How to protect your kids’ teeth this Easter

How to protect your kids’ teeth this Easter

Parents across the country know how hard it is to limit their children’s’ intake of sugar at Easter. That’s why we’ve come up with simple five tips to protect your children’s teeth from the Easter bunny.

Be smart about the Easter egg you buy

You don’t have to buy each child an extravagant egg that costs £10. Keep the egg small; even just a simple £1 egg will do. This way, you’ll still be giving your children chocolate, just with a lot less sugar.

Another tip is to avoid eggs that include extra sweets or chocolate bars. The egg itself is already a lot of sugar, so you don’t want to add to it by giving even more sweets and chocolate!

Get your children on-board

You can get your children on-board by explaining to them why they can’t have a big Easter egg this year. Inform them that sugar is bad is for their teeth because it feeds the bacteria that cause cavities. You can also tell them that the sugar they eat can cause problems into adulthood, such as crooked teeth. Children can show remarkably good sense if you give them the right information.

Don’t give sweets at Easter

Some parents like to give their children’s sweets at Easter on top of chocolate. However, this is obviously a bad idea. You’re not just increasing the amount of sugar that your kids are eating. You’re also putting your children at a much higher risk of cavities because sweets are worse for your teeth than chocolate. They stick to our teeth, thereby giving bacteria a longer time to feed on the sugar.

Give sugar-free chocolate

Why not go sugar-free? There are plenty of sugar-free Easter eggs available on the internet these days. Or if you’ve got time on your hands, you could even make your own sugar-free Easter eggs at home (with your children’s help, of course). Click here for a sample recipe.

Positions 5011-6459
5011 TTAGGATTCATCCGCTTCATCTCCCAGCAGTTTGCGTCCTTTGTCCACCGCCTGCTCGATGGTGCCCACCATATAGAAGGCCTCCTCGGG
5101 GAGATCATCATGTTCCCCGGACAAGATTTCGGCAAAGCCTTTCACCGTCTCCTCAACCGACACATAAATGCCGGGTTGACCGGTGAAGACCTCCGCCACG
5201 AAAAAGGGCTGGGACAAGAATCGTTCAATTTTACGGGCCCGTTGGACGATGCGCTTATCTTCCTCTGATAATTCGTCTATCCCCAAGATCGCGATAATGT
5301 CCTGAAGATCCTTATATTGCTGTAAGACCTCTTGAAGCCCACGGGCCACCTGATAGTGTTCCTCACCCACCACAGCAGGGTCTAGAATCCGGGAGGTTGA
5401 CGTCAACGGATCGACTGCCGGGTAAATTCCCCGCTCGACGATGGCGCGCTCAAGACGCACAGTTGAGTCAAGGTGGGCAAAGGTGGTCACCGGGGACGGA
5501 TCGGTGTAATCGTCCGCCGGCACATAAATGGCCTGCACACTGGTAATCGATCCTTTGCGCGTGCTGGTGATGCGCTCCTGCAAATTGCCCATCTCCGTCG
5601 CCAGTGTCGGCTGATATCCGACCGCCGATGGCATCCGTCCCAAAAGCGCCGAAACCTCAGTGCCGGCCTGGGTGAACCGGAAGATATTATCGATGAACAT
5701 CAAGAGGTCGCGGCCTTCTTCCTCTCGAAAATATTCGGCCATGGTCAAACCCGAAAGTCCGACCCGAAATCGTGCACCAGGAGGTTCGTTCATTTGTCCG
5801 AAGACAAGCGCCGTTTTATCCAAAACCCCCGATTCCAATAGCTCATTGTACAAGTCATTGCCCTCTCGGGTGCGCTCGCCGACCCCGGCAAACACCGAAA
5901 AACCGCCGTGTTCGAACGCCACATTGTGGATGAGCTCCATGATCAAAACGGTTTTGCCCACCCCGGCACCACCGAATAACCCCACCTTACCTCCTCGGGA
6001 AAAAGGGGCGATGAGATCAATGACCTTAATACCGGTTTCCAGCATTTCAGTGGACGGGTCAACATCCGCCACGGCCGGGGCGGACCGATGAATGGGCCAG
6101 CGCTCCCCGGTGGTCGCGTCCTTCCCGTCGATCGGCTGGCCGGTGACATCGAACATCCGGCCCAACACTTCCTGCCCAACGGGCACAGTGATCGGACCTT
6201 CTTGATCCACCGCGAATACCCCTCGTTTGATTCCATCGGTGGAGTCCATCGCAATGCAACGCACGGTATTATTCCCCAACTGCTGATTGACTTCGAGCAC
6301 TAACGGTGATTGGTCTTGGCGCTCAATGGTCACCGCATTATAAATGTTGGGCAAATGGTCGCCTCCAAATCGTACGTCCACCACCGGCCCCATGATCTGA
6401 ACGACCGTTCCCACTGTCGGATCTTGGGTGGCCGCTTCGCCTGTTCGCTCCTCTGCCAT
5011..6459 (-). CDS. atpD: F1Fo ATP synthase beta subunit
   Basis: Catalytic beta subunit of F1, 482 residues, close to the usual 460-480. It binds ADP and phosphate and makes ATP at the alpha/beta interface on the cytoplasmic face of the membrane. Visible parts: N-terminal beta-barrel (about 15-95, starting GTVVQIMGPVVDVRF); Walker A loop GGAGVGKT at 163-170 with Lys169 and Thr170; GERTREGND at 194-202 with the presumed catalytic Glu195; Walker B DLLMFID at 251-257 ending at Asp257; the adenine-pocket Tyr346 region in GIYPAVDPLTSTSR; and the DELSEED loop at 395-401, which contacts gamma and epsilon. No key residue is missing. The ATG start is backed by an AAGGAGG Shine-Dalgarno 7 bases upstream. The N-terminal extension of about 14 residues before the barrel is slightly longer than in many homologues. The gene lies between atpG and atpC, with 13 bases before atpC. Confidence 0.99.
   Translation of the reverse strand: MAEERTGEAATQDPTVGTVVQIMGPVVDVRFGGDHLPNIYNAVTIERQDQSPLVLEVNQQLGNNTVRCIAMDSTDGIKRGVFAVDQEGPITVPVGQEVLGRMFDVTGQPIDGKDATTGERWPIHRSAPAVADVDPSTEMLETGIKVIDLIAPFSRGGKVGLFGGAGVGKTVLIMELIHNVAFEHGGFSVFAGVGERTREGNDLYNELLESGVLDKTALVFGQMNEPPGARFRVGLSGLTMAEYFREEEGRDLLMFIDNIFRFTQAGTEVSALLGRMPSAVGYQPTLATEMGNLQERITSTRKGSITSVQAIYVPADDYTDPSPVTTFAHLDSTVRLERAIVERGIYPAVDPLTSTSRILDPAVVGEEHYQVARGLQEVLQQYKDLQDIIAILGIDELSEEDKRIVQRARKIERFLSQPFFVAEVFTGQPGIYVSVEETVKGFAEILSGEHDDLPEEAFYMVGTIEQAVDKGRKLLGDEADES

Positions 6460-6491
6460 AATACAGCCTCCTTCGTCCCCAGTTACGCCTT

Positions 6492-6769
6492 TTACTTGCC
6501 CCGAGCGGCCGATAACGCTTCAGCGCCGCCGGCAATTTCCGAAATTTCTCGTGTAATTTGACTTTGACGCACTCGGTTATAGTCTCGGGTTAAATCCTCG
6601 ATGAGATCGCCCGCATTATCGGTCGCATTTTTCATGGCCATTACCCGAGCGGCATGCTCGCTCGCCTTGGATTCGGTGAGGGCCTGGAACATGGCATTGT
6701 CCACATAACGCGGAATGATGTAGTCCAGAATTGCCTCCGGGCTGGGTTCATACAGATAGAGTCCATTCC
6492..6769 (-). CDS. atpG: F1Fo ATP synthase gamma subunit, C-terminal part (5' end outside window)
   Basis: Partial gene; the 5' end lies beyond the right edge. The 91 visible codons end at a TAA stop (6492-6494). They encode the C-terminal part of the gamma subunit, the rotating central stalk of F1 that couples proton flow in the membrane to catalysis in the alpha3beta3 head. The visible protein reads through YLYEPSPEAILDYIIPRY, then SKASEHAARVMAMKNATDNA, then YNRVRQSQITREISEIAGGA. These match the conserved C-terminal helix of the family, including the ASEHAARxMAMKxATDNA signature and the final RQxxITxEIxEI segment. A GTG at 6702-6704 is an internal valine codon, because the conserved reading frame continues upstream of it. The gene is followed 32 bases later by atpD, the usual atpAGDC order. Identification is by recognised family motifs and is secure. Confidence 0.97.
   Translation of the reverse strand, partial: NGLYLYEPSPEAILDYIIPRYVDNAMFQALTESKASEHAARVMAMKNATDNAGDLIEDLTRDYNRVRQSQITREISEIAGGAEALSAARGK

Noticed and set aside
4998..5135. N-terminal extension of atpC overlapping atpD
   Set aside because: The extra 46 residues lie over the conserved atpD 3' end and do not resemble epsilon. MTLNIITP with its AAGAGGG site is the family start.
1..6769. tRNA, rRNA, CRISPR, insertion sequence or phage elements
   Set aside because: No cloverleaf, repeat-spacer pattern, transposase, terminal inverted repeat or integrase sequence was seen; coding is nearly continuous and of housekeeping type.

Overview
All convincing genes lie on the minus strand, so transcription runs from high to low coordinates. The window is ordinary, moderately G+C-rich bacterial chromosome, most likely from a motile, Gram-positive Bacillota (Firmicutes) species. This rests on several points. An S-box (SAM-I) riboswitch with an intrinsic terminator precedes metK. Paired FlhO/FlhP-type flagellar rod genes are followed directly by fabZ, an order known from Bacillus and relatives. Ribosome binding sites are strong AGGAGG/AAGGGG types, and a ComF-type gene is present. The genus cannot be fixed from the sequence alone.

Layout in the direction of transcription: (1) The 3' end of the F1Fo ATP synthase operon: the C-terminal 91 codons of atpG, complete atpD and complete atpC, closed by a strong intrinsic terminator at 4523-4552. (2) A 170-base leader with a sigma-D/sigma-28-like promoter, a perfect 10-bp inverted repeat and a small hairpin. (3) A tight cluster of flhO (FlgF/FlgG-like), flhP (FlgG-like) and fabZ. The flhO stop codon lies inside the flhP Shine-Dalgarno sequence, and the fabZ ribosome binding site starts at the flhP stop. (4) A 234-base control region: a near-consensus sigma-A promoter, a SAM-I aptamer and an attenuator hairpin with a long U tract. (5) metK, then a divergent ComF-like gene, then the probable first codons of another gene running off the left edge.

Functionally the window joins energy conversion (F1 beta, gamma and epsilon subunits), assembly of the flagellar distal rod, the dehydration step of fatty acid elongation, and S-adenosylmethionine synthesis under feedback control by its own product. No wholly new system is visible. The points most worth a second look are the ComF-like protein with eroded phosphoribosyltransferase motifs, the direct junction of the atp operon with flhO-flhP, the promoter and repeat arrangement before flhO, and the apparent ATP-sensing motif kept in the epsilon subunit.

Easter doesn’t have to be about chocolate

You could go to the extreme and ban chocolate in your household completely. After all, Easter isn’t supposed to be about chocolate – it’s a Christian event at the end of the day. Plus, there are plenty of fun Easter-themed activities you can do with your kids that don’t involve chocolate. For example, you could make an Easter egg hunt with toy eggs, paint real eggs with your children, or even make it a tradition to have boiled egg and soldiers on Easter. There’s lots you can do – Easter and chocolate don’t necessarily have to go together!

And finally… don’t overthink it

Easter is supposed to be fun for children. As long as they have a healthy diet and good oral health habits during the rest of the year, one or two chocolate eggs aren’t going to cause cavities. The important thing is to strike a balance between your children’s health and their happiness.